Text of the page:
The well known stationers De La Rue originally sold this metal travel inkwell.
They marketed a few different versions and in various sizes. The most common model has a wooden edge to it but we have also seen them covered in leather. Thomas De La Rue formed the company in Guernsey in 1813 before moving to London in 1821 to set up as a printer, stationer and fancy goods manufacturer. The Ransome's Patent design was a clever space saver with the inkwell folding flat to its frame which doubles as a stand when in use.
The inkwell is stamped to one side with Ransome's Patent above and below a crown and De La Rue & Co. The back of the inkwell is stamped Push to indicate how to open the inkwell for use. A number of companies, including the Army & Navy Society, sold these inkwells and it is easy to see why it would have been a popular purchase for the traveller. Circa 1900.
Size open is given
Thomas De La Rue formed the company in Guernsey in 1813 before moving to London in 1821 to set up as a printer, stationer and fancy goods manufacturer.
The business was a great success and innovative. By the middle of the 19th century they were producing both fiscal and postage stamps for the government before moving into the printing of money. They became London stationers of great renown that produced a large variety of items from portable inkwells and business cards to pocket travel chess sets and playing cards.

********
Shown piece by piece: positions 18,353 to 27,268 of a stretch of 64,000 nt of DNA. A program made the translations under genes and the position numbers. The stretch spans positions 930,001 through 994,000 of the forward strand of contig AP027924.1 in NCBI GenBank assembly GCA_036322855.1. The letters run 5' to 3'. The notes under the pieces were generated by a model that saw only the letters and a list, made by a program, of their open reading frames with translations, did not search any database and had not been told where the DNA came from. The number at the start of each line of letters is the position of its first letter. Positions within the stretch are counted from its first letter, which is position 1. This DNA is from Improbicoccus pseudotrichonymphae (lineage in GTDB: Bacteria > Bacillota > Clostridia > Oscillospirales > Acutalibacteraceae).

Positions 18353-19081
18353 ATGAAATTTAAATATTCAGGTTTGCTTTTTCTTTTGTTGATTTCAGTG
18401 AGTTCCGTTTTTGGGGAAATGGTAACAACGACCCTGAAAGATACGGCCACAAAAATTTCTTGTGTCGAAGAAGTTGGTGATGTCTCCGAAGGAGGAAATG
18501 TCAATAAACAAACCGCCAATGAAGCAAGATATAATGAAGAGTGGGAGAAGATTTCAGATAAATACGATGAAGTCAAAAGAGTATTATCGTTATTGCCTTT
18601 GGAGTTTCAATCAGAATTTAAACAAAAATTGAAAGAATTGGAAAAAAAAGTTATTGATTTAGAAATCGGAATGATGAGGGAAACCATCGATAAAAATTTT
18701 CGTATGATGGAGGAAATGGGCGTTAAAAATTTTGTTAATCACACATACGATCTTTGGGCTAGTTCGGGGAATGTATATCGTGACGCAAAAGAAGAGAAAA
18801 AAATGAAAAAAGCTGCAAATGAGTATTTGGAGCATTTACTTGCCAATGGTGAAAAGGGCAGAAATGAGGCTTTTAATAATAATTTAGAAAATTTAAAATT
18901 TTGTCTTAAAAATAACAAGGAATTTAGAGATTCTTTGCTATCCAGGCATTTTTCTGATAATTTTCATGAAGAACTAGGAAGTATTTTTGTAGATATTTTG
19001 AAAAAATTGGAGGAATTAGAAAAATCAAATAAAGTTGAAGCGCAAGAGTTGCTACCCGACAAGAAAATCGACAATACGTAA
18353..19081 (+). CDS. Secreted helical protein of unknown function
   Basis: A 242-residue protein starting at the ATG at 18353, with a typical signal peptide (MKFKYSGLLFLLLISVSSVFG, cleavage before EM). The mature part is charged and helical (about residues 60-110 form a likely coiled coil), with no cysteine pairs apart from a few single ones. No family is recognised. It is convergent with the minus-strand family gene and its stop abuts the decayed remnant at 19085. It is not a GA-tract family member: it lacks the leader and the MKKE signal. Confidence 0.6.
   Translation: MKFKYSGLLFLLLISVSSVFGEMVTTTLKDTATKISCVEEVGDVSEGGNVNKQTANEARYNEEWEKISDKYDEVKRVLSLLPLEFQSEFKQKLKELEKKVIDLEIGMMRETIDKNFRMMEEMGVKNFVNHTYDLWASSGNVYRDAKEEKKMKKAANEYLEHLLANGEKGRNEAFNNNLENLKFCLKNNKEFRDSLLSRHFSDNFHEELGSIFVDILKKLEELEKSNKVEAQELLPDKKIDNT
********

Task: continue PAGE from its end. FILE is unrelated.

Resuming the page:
A number of retailers sold their wares including the Army & Navy C.S.L., Edwards & Sons of 161 Regent St. London (stationers & dressing case makers) and Harrods.
As far as travel items are concerned, they are perhaps best known for the Ransome Patent Inkwell, several of which are illustrated on this website. The inkwell was designed by Ransomes, Sims & Jefferies Ltd. in 1861 but didn't take off until De la Rue licensed the design. It was made in at least 3 sizes and we have seen examples in leather, all metal and silver. They also sold sets of inkwells to hold various different colours of ink.
The company is still in existence.